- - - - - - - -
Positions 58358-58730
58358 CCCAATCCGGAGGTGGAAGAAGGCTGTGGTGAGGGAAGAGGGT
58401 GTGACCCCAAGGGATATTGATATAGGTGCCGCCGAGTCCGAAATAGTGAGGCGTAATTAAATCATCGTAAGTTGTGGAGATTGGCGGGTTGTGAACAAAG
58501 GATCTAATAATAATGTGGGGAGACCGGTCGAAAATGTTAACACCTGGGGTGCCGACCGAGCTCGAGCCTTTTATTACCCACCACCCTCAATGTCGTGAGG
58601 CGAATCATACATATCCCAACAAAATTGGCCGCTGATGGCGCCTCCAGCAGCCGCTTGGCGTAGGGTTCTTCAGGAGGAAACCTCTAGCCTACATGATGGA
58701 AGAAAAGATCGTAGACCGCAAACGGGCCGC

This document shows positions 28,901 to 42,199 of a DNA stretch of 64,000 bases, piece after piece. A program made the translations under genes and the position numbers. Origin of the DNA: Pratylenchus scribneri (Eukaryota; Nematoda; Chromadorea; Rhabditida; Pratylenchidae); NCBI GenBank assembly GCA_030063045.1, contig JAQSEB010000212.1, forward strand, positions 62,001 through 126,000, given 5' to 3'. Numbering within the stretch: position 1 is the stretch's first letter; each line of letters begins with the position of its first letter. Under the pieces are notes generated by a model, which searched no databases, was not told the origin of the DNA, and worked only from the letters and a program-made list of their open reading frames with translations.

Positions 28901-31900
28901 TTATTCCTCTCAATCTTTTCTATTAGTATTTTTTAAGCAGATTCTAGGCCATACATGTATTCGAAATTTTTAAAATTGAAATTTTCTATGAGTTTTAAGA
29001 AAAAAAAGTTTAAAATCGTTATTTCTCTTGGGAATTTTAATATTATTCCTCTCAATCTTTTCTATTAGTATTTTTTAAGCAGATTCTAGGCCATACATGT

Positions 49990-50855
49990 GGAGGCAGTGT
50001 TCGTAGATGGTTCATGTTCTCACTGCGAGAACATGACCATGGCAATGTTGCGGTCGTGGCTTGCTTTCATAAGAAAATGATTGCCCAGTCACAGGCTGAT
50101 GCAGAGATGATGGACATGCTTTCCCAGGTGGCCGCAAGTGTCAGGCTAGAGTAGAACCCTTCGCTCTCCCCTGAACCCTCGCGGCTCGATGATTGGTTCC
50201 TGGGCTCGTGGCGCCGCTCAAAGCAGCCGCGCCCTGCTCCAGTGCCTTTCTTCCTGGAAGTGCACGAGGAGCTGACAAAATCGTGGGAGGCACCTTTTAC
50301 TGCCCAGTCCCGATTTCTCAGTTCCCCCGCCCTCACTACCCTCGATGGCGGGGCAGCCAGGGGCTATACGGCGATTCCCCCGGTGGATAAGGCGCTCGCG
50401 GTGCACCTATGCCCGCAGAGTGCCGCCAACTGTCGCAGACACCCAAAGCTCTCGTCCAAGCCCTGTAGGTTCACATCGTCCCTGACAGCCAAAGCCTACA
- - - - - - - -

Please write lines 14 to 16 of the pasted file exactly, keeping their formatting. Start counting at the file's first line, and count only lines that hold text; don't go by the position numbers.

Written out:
50101 GCAGAGATGATGGACATGCTTTCCCAGGTGGCCGCAAGTGTCAGGCTAGAGTAGAACCCTTCGCTCTCCCCTGAACCCTCGCGGCTCGATGATTGGTTCC
50201 TGGGCTCGTGGCGCCGCTCAAAGCAGCCGCGCCCTGCTCCAGTGCCTTTCTTCCTGGAAGTGCACGAGGAGCTGACAAAATCGTGGGAGGCACCTTTTAC
50301 TGCCCAGTCCCGATTTCTCAGTTCCCCCGCCCTCACTACCCTCGATGGCGGGGCAGCCAGGGGCTATACGGCGATTCCCCCGGTGGATAAGGCGCTCGCG